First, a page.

Wednesday, December 16, 2009

Onboard Art Auctions - Payback Is A Bitch!

For years Park West has made huge profits on selling what I believe to be extremely overpriced "art" based upon pricing that is established through a "feeding frenzy" created onboard ships with novice "art collectors" running up prices on pieces they "just have to have".

Today I read that Park West has let 40% of its staff go, its revenue (which was almost $300,000,000 annually) had dropped by 50-75%.  It is, in fact, reported that Park West's shipboard sales rose from $20 million-$22 million in the early 1990s to that almost $300 million figure in 2006 to early 2007.

The financial side of Park West is, because of a pending lawsuit against a competitor that has - Park West alleges - engaged in a smear campaign, has resulted in the disclosure of just how profitable the art auction business was/is.  Park West claims it sells about 300,000 works of art a year, with the significant majority from cruise ship sales.  Of your purchase price, the cruise line takes between 10% and 40% of the gross revenue. An additional 15% premium goes to Plymouth Auctioneering Ltd., who actually employs the auctioneers.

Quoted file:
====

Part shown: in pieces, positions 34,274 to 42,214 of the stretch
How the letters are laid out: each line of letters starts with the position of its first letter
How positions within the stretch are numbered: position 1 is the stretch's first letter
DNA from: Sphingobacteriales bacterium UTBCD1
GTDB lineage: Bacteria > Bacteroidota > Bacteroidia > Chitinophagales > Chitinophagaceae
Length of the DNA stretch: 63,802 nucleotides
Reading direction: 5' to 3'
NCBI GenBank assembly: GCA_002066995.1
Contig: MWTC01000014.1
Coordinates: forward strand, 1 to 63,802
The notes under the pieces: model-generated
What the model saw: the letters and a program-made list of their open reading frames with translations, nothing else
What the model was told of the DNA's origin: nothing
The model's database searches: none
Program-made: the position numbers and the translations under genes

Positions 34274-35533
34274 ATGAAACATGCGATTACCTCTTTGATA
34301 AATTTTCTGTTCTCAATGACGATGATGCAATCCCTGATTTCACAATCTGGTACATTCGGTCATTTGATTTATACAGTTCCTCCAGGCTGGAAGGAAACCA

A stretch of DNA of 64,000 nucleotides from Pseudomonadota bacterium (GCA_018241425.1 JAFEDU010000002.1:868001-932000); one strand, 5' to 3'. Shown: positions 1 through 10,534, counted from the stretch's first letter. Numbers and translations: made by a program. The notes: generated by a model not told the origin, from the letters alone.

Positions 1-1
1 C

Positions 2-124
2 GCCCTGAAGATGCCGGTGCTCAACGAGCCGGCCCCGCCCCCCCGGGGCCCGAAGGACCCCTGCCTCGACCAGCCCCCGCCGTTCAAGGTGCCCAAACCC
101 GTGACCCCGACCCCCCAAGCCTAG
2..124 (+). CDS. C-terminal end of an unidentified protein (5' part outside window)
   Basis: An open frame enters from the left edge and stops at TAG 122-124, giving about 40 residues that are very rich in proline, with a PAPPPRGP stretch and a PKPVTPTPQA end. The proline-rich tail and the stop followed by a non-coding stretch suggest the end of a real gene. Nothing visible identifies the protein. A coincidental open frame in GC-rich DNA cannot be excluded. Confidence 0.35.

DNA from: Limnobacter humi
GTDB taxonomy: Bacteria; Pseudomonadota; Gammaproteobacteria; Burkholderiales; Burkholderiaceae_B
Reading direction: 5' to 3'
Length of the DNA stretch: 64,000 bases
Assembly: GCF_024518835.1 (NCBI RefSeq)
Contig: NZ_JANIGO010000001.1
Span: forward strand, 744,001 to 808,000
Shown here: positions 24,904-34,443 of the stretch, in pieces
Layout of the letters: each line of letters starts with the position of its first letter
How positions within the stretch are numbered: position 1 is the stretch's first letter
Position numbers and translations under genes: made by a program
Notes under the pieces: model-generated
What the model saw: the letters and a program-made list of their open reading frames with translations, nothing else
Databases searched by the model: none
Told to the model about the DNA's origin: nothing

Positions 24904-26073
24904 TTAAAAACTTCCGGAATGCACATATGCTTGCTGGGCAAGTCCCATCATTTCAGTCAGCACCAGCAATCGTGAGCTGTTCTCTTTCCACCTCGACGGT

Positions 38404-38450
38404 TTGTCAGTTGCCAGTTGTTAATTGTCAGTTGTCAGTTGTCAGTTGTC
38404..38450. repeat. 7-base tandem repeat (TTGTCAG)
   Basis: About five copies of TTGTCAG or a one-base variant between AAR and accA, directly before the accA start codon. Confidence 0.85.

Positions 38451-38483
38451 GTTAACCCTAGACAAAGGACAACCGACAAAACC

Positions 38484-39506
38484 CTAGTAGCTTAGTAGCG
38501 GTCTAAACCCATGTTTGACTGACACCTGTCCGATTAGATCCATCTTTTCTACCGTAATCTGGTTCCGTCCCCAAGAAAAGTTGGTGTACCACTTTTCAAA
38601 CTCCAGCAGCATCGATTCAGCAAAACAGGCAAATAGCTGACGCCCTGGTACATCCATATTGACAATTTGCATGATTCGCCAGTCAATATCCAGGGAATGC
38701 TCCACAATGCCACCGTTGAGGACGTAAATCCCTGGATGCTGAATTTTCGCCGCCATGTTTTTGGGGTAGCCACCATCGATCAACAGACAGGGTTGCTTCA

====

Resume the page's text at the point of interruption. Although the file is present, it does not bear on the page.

In other words, if you were to purchase an item for $2,500, between 25% and 55% is not going to the value of the piece, but rather goes to the revenue stream of two entities that don't even own the piece being sold.  Thus with the remaining 45% to 75% of the revenue remaining, Park West was/is still able to turn a pretty tidy profit.

Now, folks, please tell me how you don't feel ripped off if you ever made a significant purchase from Park West.  Doesn't it make a $1.50 for a soda seem like a relative bargain?

And now, Regent Seven Seas Cruises:  Please tell me why you believe it is appropriate to still have any association with Park West.  It can't be because you believe it adds value or class to the "luxury" experience, can it?


Disclosure:  I, personally, have purchased some Park West "art" over the years...but at prices ranging from $50 to few hundred dollars.  My purchases were "fun" purchases that had absolutely no expectation of investment or maintaining value.  (This disclosure was made previously so if it is of interest, search Park West on this blog.)